Many people touring the Southwest of Utah are well-versed in primitive camping. This basically means there is nothing there for you to use: no graded, gravel parking lots, restrooms, trash cans or water. You pack in EVERYTHING you need and pack out EVERYTHING when you leave. It is highly encouraged to use existing camp sites (semi-cleared areas with existing fire rings). In fact, it is easier to use existing sites because the spots area already cleared, and most of the spots that are developed were chosen because they are the best locations. This is also the best way to reduce our impact on these precious lands as well as to protect our rights to use them. If abused, the BLM or National Forest could easily charge camping fees or shut down overused areas completely.
Dixie National Forest
The Dixie National Forest covers nearly two million acres of Southern Utah and has thousands of miles of dirt roads. Dispersed camping is allowed in most areas and is limited to 16 consecutive days. To camp longer than that, you need to move at least 10 miles to continue camping within the forest boundaries. There are some fee areas within the forest but not many. Know where you are camping. Obtain a map of the Dixie National Forest before camping to ensure that you are within the legal boundaries. Much of the national forest near Saint George lies north of the city.
The link below has all the rules you need to follow to choose your campsite within the Dixie National Forest.
The Bureau of Land Management’s general policy is that the BLM land is open to the public for recreation, including dispersed camping. Like the national forest, there are thousands of miles of dirt roads here. All along these roads are existing primitive camp sites. BLM primitive/dispersed camping is limited to 14 consecutive days within a 28 period. To camp on BLM lands longer than this, you must move at least thirty miles every 14 days. Like all dispersed camping, there are no amenities. Pack out what you pack in. We highly recommend that you obtain BLM maps before camping to avoid private property or special restriction areas. Maps, special permits and more info are available at the Saint George BLM office and on their website. Please check out the link below for more details.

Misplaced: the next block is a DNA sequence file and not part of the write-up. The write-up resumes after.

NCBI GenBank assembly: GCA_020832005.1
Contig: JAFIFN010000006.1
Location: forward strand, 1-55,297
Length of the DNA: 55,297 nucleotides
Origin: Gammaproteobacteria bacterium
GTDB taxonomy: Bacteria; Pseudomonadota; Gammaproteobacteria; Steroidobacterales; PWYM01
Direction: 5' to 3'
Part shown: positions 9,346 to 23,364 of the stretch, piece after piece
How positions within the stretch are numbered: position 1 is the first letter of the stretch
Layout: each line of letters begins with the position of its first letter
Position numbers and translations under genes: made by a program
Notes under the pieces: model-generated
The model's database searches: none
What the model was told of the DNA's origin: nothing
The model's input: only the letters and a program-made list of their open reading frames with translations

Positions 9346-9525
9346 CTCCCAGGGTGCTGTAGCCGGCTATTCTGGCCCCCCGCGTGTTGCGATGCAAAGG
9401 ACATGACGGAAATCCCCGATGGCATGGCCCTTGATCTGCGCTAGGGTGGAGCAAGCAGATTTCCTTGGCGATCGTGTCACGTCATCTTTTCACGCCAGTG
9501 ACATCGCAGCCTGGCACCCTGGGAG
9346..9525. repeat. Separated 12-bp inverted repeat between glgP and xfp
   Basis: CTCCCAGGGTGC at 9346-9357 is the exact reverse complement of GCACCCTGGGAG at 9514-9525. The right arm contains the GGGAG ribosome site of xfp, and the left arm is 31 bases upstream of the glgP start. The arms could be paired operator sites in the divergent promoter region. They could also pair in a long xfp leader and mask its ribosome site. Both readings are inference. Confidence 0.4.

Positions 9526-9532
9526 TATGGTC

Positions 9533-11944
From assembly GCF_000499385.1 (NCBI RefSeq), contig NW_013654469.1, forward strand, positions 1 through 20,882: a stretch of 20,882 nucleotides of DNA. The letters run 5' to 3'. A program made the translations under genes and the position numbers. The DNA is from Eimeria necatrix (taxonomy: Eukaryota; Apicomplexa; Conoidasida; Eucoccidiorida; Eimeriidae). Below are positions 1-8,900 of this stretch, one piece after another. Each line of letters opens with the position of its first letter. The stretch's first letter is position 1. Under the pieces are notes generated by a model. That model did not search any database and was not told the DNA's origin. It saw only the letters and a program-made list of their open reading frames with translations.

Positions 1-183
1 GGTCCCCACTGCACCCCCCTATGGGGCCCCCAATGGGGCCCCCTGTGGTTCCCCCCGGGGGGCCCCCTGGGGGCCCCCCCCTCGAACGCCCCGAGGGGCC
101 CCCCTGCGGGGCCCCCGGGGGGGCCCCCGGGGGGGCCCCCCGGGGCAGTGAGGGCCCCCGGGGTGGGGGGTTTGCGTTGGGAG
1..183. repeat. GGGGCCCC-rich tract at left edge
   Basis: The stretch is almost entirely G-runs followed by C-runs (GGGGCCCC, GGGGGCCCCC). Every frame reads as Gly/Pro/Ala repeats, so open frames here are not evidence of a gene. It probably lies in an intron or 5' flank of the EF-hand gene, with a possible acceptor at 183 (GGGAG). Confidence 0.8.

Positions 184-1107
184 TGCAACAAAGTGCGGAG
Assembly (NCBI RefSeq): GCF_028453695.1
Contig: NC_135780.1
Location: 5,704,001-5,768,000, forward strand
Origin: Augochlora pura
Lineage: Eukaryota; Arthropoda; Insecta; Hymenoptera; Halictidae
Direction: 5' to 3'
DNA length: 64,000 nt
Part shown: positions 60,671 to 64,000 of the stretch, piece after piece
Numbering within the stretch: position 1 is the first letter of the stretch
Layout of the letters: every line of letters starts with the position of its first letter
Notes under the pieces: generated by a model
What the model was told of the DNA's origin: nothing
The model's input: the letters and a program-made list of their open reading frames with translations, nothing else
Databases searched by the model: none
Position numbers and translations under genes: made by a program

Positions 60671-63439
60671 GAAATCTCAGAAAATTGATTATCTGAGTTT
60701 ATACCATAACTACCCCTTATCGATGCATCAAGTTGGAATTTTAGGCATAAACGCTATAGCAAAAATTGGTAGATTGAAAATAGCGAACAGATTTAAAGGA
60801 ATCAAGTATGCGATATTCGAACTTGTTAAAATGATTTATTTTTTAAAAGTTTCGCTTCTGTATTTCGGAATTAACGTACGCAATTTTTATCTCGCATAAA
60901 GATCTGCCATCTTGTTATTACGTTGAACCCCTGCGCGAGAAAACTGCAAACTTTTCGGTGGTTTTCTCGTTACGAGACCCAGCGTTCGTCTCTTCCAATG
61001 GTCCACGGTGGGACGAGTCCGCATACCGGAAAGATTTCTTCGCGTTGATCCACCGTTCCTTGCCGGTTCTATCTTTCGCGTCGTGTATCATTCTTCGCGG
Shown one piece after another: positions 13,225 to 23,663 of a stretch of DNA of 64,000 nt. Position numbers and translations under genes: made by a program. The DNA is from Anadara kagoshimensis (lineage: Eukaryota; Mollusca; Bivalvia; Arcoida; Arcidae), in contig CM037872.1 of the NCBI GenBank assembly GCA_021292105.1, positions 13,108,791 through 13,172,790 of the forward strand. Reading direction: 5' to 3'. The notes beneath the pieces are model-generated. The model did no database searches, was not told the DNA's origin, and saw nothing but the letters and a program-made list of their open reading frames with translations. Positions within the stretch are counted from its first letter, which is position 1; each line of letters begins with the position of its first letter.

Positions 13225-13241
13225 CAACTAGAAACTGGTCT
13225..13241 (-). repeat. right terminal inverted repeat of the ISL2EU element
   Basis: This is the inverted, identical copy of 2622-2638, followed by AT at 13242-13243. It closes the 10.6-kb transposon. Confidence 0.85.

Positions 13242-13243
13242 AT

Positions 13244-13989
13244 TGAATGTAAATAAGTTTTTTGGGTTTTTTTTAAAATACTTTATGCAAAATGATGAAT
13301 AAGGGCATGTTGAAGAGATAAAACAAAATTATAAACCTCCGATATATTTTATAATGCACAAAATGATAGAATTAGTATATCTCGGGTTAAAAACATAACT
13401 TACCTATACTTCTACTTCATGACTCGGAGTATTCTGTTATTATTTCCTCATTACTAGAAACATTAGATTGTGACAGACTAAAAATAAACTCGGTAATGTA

Saint George BLM Office and site: http://www.blm.gov/ut/st/en/fo/st__george.html
BLM Dispersed Camping Rules: http://www.blm.gov/ut/st/en/fo/st__george/recreation/camping/dispersed_camping.html
BLM Camping near Zion
On your way to or from Zion, there is some amazing, breath-taking land available to camp in for free if you have what it takes to rough it and leave no trace. The links below lead to great maps showing the BLM’s preferred areas and rules for dispersed camping near Zion. The sites are very pretty. Please leave them as you find them.
BLM Camping near Saint George:
The Arizona Strip
Take River Road south through Saint George until it becomes dirt. You have now entered the vast span of BLM land known as the Arizona strip. Dispersed camping is allowed here except in Little Black Mountain Archaeological Site.
Curly Hollow Road
From the I-15 freeway near Saint George, take exit 4/Bloomington.
Navigate the roundabout/traffic circle to head south along Pioneer Road, continue for 0.7 miles.
Turn right onto Man Of War Road, continue for 0.8 miles, where the road ends at a stop sign.
Turn left onto Bloomington Drive, continue for 1.4 miles.
Turn left onto Navajo Drive, continue until the road turns to dirt. This area is open to dispersed camping except for the fenced-in Bear Claw Poppy habitat.
BLM Camping West of Saint George:
Simply head west out of Saint George on Sunset Blvd. approximately 20 miles, until you pass through the Shivwitts Paiute Indian Reservation. Once you see the sign that you are outside of the reservation, there are several dirt roads on the left and right side of the highway between the reservation and the town of Littlefield. Dispersed camping is allowed here. Hint: this land is full of great Rock Climbing!